Adhesive: Thermally Conductive
Now in mounting our star boards to the heat sinks it is best to use a thermally conductive material to further take steps in optimal thermal performance. We recommend this Arctic Silver epoxy, it’s what we use here in the craft shop when we build all the LED kits we offer. We also have a very quick option in our HexaTherm Tape which is essentially just thermally conductive double sided tape in the exact shape of our LED star boards. The HexaTherm isn’t as thermally conductive as the epoxy but it will still do the trick. LEDSupply offers HexaTherm in 1-up and 3-up Star board tape sizes.
Heat Sink Material
The thermal conductivity of the heat sink material directly affects how efficiently the heat dissipates through conduction. Copper is the best but because of its price point, aluminum is used more widely and is what the majority of the heat sinks we offer here at LEDSupply are. Thermoplastics, like our composite LED heat sink, can be used for smaller LEDs with lower heat dissipation requirements. The use of thermoplastics can be very useful as they can be molded in more shapes and are much more light weight.
Heat Sink Shape
The thermal transfer takes place at the surface of the heat sink. That is why the best heat sinks have a large surface area. This can be achieved by straight up increasing the size of the heat sink, or by the use of fins. Finned heat sinks help as they provide many more surfaces for heat to transfer from. Whereas fins help, there still needs to be enough space in between fins for air to move through to generate a difference in temperature between the fins and the air. When fins are made too close together, the air in between wouldn’t cool and would become almost the same temperature as the fins which would stop thermal transfer all together. So more fins doesn’t automatically mean better cooling, you need well spaced fins.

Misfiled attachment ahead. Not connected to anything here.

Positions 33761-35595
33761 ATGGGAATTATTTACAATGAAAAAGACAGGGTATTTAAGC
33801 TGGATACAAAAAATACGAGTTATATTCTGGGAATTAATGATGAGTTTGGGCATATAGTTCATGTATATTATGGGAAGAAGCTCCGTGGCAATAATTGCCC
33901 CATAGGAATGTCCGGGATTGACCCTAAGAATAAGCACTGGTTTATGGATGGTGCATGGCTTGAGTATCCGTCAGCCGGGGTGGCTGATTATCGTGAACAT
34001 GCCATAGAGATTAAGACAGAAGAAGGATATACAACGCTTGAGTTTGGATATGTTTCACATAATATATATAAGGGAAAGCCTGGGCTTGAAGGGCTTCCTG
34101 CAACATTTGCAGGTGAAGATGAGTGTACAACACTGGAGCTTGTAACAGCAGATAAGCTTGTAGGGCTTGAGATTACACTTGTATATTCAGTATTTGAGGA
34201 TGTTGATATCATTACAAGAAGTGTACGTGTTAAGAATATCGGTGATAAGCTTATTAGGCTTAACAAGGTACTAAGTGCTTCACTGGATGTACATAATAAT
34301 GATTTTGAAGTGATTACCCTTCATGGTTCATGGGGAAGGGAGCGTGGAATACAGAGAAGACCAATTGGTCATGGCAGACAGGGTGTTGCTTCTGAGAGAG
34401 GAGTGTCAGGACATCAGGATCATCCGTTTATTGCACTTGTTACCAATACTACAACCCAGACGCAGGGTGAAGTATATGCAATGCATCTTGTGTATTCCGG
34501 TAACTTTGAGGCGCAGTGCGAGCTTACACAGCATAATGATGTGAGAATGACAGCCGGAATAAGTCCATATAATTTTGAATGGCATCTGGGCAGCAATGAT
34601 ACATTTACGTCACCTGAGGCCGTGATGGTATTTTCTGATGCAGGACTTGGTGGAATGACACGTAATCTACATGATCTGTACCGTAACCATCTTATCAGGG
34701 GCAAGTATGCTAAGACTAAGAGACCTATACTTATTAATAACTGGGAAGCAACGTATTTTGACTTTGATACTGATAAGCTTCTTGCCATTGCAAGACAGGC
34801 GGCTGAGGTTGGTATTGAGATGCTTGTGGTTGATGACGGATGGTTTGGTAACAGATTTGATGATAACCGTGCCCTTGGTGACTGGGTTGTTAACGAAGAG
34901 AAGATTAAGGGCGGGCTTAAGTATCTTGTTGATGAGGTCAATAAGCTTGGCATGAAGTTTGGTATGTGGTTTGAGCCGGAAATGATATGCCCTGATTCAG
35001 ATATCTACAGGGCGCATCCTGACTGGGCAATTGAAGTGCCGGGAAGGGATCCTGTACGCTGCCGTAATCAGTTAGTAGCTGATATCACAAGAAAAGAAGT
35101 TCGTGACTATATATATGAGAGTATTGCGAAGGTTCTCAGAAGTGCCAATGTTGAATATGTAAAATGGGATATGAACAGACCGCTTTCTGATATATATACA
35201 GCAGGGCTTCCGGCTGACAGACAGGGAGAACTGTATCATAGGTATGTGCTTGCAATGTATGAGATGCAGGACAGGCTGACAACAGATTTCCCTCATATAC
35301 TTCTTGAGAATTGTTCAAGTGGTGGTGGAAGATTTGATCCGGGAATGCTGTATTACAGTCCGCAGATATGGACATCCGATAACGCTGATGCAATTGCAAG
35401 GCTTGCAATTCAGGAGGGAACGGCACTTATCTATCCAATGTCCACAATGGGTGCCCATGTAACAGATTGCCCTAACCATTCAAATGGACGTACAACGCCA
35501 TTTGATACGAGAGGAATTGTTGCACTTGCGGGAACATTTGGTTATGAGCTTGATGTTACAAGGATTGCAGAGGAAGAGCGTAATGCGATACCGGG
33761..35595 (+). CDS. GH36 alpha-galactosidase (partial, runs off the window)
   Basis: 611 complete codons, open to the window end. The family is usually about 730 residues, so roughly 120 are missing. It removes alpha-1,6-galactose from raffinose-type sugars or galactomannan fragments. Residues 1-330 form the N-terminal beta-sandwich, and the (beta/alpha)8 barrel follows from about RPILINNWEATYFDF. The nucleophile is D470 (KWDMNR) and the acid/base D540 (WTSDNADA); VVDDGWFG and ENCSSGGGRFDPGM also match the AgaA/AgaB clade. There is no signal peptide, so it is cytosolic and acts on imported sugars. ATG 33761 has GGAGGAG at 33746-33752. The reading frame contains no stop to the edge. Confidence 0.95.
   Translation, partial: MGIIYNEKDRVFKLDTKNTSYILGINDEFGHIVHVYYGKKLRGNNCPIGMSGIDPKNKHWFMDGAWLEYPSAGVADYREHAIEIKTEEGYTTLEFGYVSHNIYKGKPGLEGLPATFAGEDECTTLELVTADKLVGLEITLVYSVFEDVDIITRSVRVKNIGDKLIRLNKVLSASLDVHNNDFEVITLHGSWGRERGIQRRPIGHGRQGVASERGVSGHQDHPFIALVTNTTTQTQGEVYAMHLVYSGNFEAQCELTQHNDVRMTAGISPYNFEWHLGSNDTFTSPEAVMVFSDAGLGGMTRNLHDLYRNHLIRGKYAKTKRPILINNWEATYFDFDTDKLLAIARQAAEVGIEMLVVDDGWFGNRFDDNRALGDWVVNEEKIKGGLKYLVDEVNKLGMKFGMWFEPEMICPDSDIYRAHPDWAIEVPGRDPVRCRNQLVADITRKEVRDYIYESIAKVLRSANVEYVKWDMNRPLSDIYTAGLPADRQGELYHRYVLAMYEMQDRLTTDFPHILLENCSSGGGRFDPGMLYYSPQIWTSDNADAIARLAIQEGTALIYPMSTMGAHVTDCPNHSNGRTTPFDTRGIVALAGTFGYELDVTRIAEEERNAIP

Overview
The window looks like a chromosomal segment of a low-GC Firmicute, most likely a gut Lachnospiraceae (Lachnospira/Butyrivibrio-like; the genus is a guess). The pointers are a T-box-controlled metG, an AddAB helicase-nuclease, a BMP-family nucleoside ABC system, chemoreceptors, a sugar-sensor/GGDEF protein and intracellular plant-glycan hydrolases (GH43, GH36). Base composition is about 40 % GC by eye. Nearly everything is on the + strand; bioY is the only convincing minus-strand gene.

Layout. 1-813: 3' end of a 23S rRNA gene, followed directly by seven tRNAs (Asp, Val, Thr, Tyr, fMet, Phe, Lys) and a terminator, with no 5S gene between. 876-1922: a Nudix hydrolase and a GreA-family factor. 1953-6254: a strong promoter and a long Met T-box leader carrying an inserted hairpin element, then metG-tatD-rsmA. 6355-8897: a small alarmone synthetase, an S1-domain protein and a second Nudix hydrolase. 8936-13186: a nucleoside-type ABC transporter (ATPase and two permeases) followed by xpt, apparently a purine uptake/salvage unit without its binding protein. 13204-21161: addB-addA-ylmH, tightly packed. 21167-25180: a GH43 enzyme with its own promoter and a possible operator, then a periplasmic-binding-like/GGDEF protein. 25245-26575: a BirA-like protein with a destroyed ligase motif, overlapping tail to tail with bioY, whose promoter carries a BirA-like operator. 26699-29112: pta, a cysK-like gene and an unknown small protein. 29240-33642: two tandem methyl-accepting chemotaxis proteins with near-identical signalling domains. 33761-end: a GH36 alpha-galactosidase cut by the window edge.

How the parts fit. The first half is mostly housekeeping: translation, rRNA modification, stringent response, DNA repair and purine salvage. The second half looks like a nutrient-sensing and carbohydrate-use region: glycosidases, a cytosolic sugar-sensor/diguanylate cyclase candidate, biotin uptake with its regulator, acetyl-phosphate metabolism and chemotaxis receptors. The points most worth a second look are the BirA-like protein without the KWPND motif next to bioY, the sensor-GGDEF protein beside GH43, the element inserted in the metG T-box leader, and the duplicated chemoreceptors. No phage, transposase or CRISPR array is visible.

Heat Sink Finish
The surface of your heat sink actually has a direct effect on thermal conductivity as well. A painted surface will actually work better than a bright, unpainted one. This also is the same for anodizing and etching heat sinks which will decrease the thermal resistance and make for an overall better heat sink.
Forced Convection (Air Cooling)
As I said previously, for larger LED arrays or lights that are in an enclosure where their isn’t much air flow you might want to consider some sort of ventilation system. This will help as the air surrounding your heat sink will in turn be cooler and allow for better thermal transfer from the heat sink surface to outside. Our MakersLED heat sink kits come with a fan included.
So there you have it, now you should know why you need an LED heat sink. When choosing your heat sink and finding which heat sink to use, remember to take into account all the factors that contribute to heat and the cooling process:
- LED wattage
- The number of LEDs you are powering
- The temperature of the environment where the LEDs will be running
- Whether the LEDs are mounted in an enclosed or open space.
Stay tuned for more posts on LED heat sinks and choosing the right one, but this should get you started in setting up your LED system!